3. A solid core knowledge on a wide variety of subjects, and an understanding that that knowledge is never complete.
  4. An open-mindedness and appreciation of differences.
  5. A good self awareness and a self esteem that is independent of the approval of others.
  6. A servant/leader mentality.

How do we go about creating a system which encourages those traits? Ideally, we start before our children ever become part of the system; we support a society where all children begin their lives on a level playing field, where everyone gets to school fed, rested, and healthy and children and parents know that participating fully in education really can lead to a fulfilled life.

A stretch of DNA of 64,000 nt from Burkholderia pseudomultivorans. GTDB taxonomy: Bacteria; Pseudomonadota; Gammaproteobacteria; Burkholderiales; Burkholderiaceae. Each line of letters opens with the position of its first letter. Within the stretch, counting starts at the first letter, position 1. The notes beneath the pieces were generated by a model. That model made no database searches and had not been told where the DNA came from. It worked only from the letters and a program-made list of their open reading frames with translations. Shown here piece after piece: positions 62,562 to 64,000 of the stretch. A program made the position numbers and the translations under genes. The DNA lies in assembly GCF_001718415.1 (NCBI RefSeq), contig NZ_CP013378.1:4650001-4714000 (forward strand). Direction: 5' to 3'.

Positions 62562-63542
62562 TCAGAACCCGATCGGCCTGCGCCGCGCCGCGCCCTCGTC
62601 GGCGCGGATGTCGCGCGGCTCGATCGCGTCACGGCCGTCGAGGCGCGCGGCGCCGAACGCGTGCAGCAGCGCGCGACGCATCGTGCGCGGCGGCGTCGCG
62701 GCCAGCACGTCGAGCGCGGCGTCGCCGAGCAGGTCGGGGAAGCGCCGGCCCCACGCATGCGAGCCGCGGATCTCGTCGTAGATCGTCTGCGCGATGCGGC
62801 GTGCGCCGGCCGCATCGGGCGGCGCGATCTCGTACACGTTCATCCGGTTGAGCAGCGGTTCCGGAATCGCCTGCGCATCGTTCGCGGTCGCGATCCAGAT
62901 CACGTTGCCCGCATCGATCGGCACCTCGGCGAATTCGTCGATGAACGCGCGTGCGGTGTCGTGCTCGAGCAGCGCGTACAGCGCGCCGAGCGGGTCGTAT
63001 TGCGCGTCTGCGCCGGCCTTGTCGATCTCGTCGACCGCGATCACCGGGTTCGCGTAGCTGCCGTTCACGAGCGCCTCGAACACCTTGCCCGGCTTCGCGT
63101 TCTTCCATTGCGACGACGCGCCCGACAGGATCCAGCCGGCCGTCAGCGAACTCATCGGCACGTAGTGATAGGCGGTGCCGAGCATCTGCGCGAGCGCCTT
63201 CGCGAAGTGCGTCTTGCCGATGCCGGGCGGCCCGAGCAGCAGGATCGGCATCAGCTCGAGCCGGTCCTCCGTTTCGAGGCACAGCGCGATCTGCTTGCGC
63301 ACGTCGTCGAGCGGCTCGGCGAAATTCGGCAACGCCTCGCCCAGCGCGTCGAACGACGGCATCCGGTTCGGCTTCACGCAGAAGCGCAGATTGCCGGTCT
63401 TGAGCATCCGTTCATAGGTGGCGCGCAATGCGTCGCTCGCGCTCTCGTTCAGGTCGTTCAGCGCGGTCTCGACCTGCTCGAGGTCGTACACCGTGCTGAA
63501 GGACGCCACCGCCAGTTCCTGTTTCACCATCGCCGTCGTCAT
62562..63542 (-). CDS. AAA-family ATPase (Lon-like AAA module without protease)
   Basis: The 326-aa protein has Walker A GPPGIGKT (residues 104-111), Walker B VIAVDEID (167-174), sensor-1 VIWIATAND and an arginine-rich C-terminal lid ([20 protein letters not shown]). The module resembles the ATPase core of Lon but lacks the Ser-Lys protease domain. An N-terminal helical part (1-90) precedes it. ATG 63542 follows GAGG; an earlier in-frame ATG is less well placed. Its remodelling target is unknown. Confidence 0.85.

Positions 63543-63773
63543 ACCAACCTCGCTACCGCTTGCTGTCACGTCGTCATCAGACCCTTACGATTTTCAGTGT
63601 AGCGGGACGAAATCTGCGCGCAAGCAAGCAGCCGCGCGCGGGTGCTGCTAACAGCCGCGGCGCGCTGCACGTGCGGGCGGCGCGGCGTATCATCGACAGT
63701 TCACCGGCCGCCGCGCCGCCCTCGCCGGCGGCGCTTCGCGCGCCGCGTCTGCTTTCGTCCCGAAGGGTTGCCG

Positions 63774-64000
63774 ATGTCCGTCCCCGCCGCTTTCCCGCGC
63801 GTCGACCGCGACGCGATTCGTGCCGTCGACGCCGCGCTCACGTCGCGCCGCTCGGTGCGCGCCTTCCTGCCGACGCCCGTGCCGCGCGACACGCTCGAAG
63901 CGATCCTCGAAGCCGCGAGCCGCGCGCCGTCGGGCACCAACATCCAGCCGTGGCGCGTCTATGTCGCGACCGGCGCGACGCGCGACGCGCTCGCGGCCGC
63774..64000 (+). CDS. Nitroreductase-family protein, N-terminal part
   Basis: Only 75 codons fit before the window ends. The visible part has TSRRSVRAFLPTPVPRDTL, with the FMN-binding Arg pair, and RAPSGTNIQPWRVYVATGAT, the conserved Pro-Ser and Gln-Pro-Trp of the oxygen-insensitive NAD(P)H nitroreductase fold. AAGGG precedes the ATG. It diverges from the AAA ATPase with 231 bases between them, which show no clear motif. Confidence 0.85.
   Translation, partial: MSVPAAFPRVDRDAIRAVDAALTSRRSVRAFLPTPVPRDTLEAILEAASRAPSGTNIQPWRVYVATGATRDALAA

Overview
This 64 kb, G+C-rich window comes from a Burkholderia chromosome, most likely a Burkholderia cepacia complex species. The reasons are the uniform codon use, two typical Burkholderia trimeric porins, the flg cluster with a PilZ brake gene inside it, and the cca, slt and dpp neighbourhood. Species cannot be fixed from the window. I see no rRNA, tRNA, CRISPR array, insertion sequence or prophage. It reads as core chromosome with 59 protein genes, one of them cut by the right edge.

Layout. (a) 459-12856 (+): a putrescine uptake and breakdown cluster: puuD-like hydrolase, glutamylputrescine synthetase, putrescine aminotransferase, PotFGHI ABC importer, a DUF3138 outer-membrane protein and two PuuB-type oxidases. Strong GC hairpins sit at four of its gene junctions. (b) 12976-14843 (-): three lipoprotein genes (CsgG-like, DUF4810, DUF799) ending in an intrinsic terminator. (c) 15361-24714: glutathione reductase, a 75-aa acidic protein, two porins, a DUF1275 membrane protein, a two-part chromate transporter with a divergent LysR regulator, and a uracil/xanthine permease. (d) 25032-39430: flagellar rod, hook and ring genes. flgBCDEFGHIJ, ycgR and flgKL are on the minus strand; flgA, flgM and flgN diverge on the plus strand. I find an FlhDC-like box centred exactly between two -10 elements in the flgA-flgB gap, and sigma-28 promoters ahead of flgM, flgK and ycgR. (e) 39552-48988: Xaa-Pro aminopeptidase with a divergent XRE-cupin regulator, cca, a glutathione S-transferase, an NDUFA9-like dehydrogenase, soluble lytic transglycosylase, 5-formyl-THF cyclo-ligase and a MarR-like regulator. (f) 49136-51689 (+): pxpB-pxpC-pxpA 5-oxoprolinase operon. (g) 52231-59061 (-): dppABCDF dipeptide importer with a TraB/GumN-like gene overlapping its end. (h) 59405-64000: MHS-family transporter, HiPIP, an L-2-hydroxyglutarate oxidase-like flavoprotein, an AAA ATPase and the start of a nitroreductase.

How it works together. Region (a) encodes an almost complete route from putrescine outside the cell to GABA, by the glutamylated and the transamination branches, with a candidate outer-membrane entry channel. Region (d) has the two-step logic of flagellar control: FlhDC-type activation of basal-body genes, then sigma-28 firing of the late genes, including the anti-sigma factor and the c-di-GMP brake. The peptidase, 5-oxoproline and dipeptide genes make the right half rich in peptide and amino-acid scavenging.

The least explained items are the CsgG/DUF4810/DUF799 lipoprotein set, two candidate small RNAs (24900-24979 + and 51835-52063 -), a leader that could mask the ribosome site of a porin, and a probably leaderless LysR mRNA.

Once children become part of the educational system we work hard to instill in them an excitement for learning. We create schools where children love to be. How do we do that? We educate them in beautiful environments, rather than in the institutional buildings we house our schools in today. We follow children’s natural inclinations and allow interaction with the outdoors and nature. We surround our children with incredibly prepared adults who feel excitement about learning and teaching on a cellular level. We follow our children’s curiosity and feed, rather than stymie, their desire to learn about things that interest them. Instead of teaching compartmentalized subjects, we teach thematic units with real world connections, pulling from all disciplines. There are no bells signaling the end of one subject and the beginning of another – we give our children long, uninterrupted work cycles which encourage concentration and allow for explorations and trips down the rabbit hole and outside of the box. We don’t confuse memorization with learning. We allow concrete understanding before we move to abstraction. We allow our children to see that knowledge and discovery is the reward; that growing synapses and expanding horizons is the bounty; we don’t march them onstage for ribbons, or bribe them with treasure boxes. We don’t make them equate success with making their parents or their teachers proud; we let them discover that the most profound happiness is found in self satisfaction. We don’t pit them against each other in their academic ventures, we help them to see that when one does well, we all do well.  And as we empower our children in unfolding their own personal greatness, we also foster in them empathy and understanding of each other. We expect not only a self discipline around learning, but also a responsibility of kindness. We model and instruct in grace and courtesy as surely and emphatically as we do in academics.